Home server, slim nettops on their way from Lenovo

Lenovo might be a tad late to the game, but it’s planning some compact nettops and an Atom-powered home server system. So points out Engadget, linking the company’s Twitter account as evidence. The tweets aren’t exactly overflowing with details, but they contain image links and product names: IdeaCentre D400 for the server and IdeaCenter Q100 and Q110 for the nettops, which are purportedly "some of the thinnest . . . in the world."

We’ve hosted the images a gallery below for your convenience. If you’re aching for more details, then you might want to head over to Windows Home Server blog We Got Served, which scavenged information about the D400 from "a number of Chinese websites."

The IdeaCentre D400 has reportedly been available in the Far East since August 5. Judging by the photos showing the front-panel door open, the system has a similar form factor to Acer’s Aspire easyStore H340. A screenshot of the management control panel suggests similar hardware, too: a 1.6GHz Atom 230 and 1GB of RAM. The D400 is said to draw only 40W of power—although that probably depends on what kind of hard drives you put in it.

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    • RagingDragon
    • 10 years ago

    ooops. was meant to be a reply. fixing…..

    • a_non_moose
    • 10 years ago

    NAS is nice and useful for home/work environments but does the Atom have the oomph to actually get the job done?

    Take Snapservers vs PogoLinux boxes:
    Snaps were great for a couple of ppl doing stuff that did not require network speed, but fell over with >5ppl doing *anything* because they were horribly underpowered. Silent, tho.

    Pogo’s were horribly overpowered (heck I had “my” server folding 24/7 and never an issue with network speed) and loud (60mm ‘screamers’ like the old delta screamers).

    Snap’s 486 could never saturate/transact enough on a 100Mbit line (IIRC you needed at *least* a dual 450 + IDE Raid0/decent SCSI2 card).

    Other side of the coin: Pogo I had in the server room was a dual 2.6(?) with 2G mem and 2.2TB array + 2x 1Gb ports (added 1Gb Fiber because I could). But Redhat AS2 hated the 2Gmem, AS3 barfed at >2TB array and AS4 it was, despite being bleeding edge at the time.

    Anywho the question is: Atom based NAS = Snap or Pogo or Happy Medium (TM)?

    • eloj
    • 10 years ago

    My next server is unlikely to have less than 4GB of memory. The memory restrictions on these atom chipsets are ridiculous.

    • demani
    • 10 years ago

    I’m actually very interested- a slow CPU doesn’t matter for this at all, but power does.

      • iatacs19
      • 10 years ago

      Is an intel Atom powerful enough for NAS usage?

      I had an Infrant X6 and NV and their processor was too slow at the time. Now after Netgear bought them out, they are using Core Duo CPUs which have improved performance significantly on all levels.

    • Machupo
    • 10 years ago

    I went with a QNAP 409pro a year ago and haven’t had an issue… good services too. it’d take something pretty dramatic to make me upgrade.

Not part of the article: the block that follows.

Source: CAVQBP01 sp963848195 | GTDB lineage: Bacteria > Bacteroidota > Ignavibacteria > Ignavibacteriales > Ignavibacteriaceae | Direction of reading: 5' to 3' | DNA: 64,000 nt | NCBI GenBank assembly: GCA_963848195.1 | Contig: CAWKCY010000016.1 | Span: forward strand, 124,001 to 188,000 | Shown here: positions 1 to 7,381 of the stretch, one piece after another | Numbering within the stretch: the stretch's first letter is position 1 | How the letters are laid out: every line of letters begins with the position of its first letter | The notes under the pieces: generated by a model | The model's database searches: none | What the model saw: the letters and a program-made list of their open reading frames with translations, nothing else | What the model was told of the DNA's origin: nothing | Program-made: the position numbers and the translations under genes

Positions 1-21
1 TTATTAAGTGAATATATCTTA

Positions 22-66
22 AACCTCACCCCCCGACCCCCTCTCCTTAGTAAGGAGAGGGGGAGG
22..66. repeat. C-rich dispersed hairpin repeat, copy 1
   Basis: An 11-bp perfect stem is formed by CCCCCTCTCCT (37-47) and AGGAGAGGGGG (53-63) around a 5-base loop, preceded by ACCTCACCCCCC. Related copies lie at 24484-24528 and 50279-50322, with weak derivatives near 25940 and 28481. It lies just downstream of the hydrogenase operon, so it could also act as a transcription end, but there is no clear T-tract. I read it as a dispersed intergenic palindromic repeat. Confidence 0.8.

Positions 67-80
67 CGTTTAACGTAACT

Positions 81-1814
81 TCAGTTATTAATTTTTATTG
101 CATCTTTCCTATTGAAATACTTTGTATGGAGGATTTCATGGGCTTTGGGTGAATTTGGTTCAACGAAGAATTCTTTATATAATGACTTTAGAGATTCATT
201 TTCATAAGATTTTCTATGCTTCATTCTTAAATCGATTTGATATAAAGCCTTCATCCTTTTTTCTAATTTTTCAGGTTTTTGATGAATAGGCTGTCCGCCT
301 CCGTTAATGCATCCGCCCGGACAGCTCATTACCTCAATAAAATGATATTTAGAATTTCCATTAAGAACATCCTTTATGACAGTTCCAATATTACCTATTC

• mieses
      • 10 years ago

      One good reason to use Qnap is that they run Linux.

    • Usacomp2k3
    • 10 years ago

    Not as petite as my HP EX470. Still glad to see more OEM’s onboard.

    • Ihmemies
    • 10 years ago

    If you don’t want to keep it running 24/7…

    Me, being a cheapskate, I use my only pc for everything. A server would be nice though.

    • dpaus
    • 10 years ago

    Well, this has been posted for a few hours, and so far has drawn a deafening yawn…

    I just don’t get the whole “home server” concept. To me, the most compelling reason for a powerful home PC is as the core of a media/entertainment system, and if you’ve got one of those, why not simply use /[

      • Forge
      • 10 years ago

      Why do I like my WHS?

      It does centrally-stored automatic backups. I didn’t think I’d care at first, but I’m really really liking it as I use it more.

      It provides a single central location for all my files. With a couple nice big hard disks in my EX485, I can put all my movies and TV shows in one place. This is a big improvement for my wife. She used to get her show/movie cut off and have to restart/seek every time I fiddled with my PC or rebooted. Now it’s in one place and is perpetually available.

      It hosts WSUS beautifully. Having a local Windows Update repeater is awesome once you have more than 4 or 5 Windows PCs.

      It burns far less electricity than my original media server. I can leave it on 24/7 and it’s cheaper than my old server up for 12 hours a day.

      I could go on. It’s one of those gadgets that lacks a really killer app, but offers so much room to tinker that you can’t help but use it for all sorts of things.

      • shank15217
      • 10 years ago

      I like putting all my eggs in one basket too.

        • dpaus
        • 10 years ago


          • RagingDragon
          • 10 years ago

          Backup the NAS to either and external SATA drive or one of your PC’s.

        • flip-mode
        • 10 years ago

        Backup plan = 2 baskets.

        Redundant backups = 3+ baskets.

      • sparkman
      • 10 years ago

      It can be inconvenient for your desktop machine to be always on. Especially if you dual-boot between Windows, Linux, etc. Or if your home network has many computers. Or if you run lots of games or other speed-sensitive apps and you don’t want other people slowing those apps down for you. Or if you are concerned about power-efficiency and your desktop PC is a power hog.

      In those situations you may want something like a $300 Home Server Cube: §[<http://www.techreport.com/forums/viewtopic.php?f=33&t=67367<]§

        • dpaus
        • 10 years ago

        The PC I’m thinking of /[

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